Making A Wind Speed Meter

A Day-Dreamer's Guide

The idea of a home-made wind speed meter must surely cross the mind of avid kite-fliers from time to time! Here are my own ideas and musings, after a quick look at one retail wind meter in particular.

Also called the anemometer (try saying that quickly!) or wind gauge, this kind of device is handy for a wide range of wind-powered sports. Some of these sports could be rather demanding on such a device, since it could be bumped or splashed with water. Or worse!

However, good old single-line kiting would have to be one of the safest environments for a wind speed meter. In comparison to many other sports and hobbies that is. Flying a kite like the ones in the ads over there is quite a genteel activity. Wouldn't you agree?

Before diving into some ideas for home-made devices, I have to admit that I don't actually use one! You see, a jolly red-coated gentleman with white beard supplied me with a you-beaut (Aussie expression) Windtronic 2 anemometer on the 25th of December not that long ago. However, before this ... ermmm wind-fall ... I certainly was considering making one for myself.

Ideas For A Wind Speed Meter

Shall we list them in order from practical right through to outright crazy? Start at whichever end of the list you wish ;-)

Of course, to calibrate any one of these devices, it would be necessary to hold it out the window of a moving car, at various speeds. Over here in Adelaide, South Australia, an appropriate approach might be to mark the scale in 5 kph intervals. 5 mph in the U.S.

In fact, to do a really good job of it, it would be an idea to drive down a road in one direction using, say, a blue pencil. Then drive the other way, making all the marks in red. Permanent marks could then be made mid-way between the colored ones, thus averaging out errors caused by wind. Doing all this during a dead calm would be ideal, but how often does that happen!

One of the simplest and evidently quite practical ideas for a wind speed meter is the floating flap. A simple box is constructed, open at 2 ends so the wind can blow right through. In the middle, inside the box, hangs a flap connected to an axle. On the outside of the box, the axle is connected to a pointer which rotates around a scale drawn on the outside of the box. Simple! The stronger the wind, the higher the flap sits before the torque force balances out the wind's force on the flap.

A little hand-held windsock could also be constructed with a long spar down the middle to hold it out straight. The spar could be pointed at one end so it indicates angle on a scale, much like the floating flap idea. The windsock and scale would need to rotate on a bearing to remain in line with the wind direction. Otherwise, it would under-read.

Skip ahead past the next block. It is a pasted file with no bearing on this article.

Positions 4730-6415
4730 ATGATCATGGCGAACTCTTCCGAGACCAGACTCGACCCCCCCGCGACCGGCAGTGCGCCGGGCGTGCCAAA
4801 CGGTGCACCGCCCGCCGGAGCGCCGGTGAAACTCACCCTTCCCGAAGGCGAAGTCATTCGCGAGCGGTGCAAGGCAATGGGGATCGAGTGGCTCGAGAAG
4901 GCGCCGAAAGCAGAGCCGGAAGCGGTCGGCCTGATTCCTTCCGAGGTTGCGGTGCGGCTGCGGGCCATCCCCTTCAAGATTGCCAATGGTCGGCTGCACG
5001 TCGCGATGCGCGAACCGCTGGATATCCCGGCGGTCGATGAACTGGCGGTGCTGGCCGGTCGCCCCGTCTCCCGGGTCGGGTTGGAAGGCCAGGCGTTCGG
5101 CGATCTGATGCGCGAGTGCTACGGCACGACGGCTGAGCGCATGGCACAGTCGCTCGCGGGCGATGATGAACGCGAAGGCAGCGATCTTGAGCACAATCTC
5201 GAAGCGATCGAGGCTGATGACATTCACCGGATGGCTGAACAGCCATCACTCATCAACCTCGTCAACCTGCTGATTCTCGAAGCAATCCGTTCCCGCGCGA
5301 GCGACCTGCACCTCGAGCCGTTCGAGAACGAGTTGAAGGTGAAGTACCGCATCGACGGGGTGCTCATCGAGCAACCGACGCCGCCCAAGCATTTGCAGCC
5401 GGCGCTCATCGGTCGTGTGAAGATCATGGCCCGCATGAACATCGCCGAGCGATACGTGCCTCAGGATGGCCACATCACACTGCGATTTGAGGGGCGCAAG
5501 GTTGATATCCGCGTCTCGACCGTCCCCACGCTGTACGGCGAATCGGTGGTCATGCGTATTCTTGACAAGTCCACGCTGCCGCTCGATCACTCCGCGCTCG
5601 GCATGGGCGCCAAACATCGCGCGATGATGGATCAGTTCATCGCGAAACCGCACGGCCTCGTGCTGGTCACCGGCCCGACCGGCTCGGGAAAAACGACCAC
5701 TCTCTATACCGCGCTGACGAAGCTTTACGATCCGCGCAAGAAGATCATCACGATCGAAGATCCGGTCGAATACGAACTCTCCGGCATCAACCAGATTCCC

In theory, a venturi could be constructed from a couple of funnels connected together by a very short pipe between the narrow ends of the funnels. A length of plastic tubing could then be joined to a hole in the short pipe. Air-tight of course! The tubing would then be attached to a board which would need to be vertical like a wall. With a long 'U' shape held into the tubing, it could be partially filled with a colored liquid.

With no air flowing through the venturi, the fluid level would sit at the same height on both sides of the 'U'. However, as air starts to flow through the venturi, the air pressure in the short pipe would drop markedly. This in turn would suck the colored fluid through the tube causing the 2 fluid levels to differ. Hence you've got something to calibrate! In fact, despite this apparatus being very impractical to carry around and transport, it would actually deliver a very accurate wind speed reading! I'm sure of it, since the principle is still used in aircraft.

Now for a real flight of fancy! The MBK Pie Chart Wind Speed Meter (MBKPCWSM). ;-) In theory, once again, this should work to a degree. OK, the idea is that you draw a series of colored pie-sections on a solid flat wheel. Ever seen a pie-chart illustrating financial or other data? Something like that, except there would be many, narrow slices of pie. Also, the wheel would be hitched up to, or part of, a windmill in order to spin the colors around.

Now for the tricky bit. Trial and error would be required, and lots of it! At 5 kph, the blue pieces of pie would merge into a solid image, since they are rather close together! At 10kph, the red pieces would merge, changing the color of the disk once again. Some purple kind of color probably. At 15 kph, the green pie sections would merge, resulting in a combined color that would make anyone looking at it puke! Get the idea? Getting the angular width and spacing right for all those colored pie sections would be a nightmare, but it should work :-) Lastly, of course, the whole wind speed meter would need to be mounted on a swivel-mount like a real wind-mill so it always faces into the breeze.

The uhhm MBKPCWSM (pronounced 'mah-book-pok-wizzum') could actually be made in quite small sizes if the engineering and manufacturing technology was clever enough. Remember, you saw this wind speed meter idea here first!

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Wind Speeds

Light air
1-5 km/h
1-3 mph
1-3 knots
Beaufort 1

Light breeze
6–11 km/h
4–7 mph
4–6 knots
Beaufort 2    

Gentle breeze
12–19 km/h
8–12 mph
7–10 knots
Beaufort 3    

Moderate breeze
20–28 km/h
13–18 mph
11–16 knots
Beaufort 4    

Fresh breeze
29–38 km/h
19–24 mph
17–21 knots
Beaufort 5    

Strong breeze
39–49 km/h
25–31 mph
22–27 knots
Beaufort 6

High Wind
50-61 km/h
32-38 mph
28-33 knots
Beaufort 7